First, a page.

Squid Ink Food Fight: Cold Summer Noodles, Japan Vs. Korea
It's summer. The heat is turning up and sometimes the best best way to beat it is with a bowl of cold noodles. So in this edition of Squid Ink Food Fight, we pit two ethnicities against each other that actually have a long history of battling: Japan and Korea. In the Japanese corner, we have cold soba, and it's hard to find a better bowl of the stuff than at noodle specialist Ichimiann in Torrance. In the Korean corner is naengmyeon, a Northern dish that was originally a winter delicacy but is now an extremely popular summer lunch. For this, LA Korean food lovers have long been singing the virtues of Yu Chun Chic Naeng Myun.
The calming cold soba of Ichimiann in Torrance.
While both restaurants serve excellent versions, their differences couldn't be more pronounced. If it's something mellow, soothing and relaxing you're after, Ichimiann, which hand makes their noodles every day, is the easy choice. With options like umeboshi (pickled Japanese plum) and mentaiko (spicy fish roe), you won't be lacking in flavor. You will though, walk away feeling like you just meditated on a lotus blossom until all your concerns (life, the world, your place in it) have vanished without a trace.
The powerful and spicy naengmyeon of Yu Chun.
But if yoga, set to the sounds of raindrops and dulcimers, isn't your idea of a good workout, then naengmyeon, the kick-boxing cold noodle equivalent may be right up your alley. At Yu Chun, you can order a hearty pile of black noodles, nestled into a spicy red broth with shredded vegetables, half of a hard-boiled egg, beef and raw fish, surrounded by crushed ice. If you haven't had it before, it will take your brain a few moments to process exactly what's going on. The meat and fish freeze a bit in the cold, slightly sweet broth, but as you slurp up the dark noodles, crunching the ice between your teeth, you will slowly find yourself unable to keep from going back for more. You should be warned, however, that this dish has been known to magically replenish itself no matter how much of it you eat, like some kind of infinity soup.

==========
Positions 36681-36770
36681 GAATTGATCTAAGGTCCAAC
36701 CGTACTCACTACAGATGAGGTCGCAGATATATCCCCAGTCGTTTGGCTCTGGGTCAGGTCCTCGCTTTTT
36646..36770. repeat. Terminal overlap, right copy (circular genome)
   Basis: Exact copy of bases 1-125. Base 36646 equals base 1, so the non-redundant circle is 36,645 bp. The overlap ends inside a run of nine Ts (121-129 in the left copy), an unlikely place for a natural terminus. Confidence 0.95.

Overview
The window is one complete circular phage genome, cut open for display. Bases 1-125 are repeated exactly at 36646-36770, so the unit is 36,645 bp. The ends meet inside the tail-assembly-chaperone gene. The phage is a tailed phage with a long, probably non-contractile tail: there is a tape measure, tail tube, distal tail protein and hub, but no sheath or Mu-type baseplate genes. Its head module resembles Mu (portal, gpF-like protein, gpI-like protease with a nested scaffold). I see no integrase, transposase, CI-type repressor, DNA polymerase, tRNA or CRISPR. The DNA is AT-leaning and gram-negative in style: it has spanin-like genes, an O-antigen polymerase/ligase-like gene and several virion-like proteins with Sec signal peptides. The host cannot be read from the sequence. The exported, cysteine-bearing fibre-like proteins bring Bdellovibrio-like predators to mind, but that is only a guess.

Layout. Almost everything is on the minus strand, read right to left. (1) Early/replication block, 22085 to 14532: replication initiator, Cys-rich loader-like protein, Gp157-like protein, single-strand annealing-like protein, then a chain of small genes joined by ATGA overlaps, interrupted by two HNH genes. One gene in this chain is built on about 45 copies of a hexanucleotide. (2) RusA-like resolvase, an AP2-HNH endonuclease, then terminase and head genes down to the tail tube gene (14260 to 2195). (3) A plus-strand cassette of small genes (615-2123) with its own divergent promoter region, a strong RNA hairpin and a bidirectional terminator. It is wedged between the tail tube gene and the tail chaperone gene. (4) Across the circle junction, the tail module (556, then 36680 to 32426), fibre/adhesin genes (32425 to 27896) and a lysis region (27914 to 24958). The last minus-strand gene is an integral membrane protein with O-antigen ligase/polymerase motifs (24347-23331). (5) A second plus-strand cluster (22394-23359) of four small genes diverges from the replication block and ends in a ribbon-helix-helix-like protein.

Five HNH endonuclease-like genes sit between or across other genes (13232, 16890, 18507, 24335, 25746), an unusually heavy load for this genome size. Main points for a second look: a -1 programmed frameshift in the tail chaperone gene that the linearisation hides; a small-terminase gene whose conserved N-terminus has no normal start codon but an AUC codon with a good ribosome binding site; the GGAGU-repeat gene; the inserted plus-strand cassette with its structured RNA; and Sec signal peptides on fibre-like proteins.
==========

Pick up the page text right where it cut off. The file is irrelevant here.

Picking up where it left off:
In both cases, you will be cooled off. The way in which you do it, however, is a matter of personal preference. So are you a cold towel and iced tea sort of person, or a take-that-fire-extinguisher-and-shoot-me-in-the-face kind of person? Both options, I assure you, are completely acceptable.
Yu Chun Chic Naeng Myun: 3185 W Olympic Blvd., Los Angeles; (213) 382-3815. Ichimiann: 1618 Cravens Ave., Torrance; (310) 328-1323.
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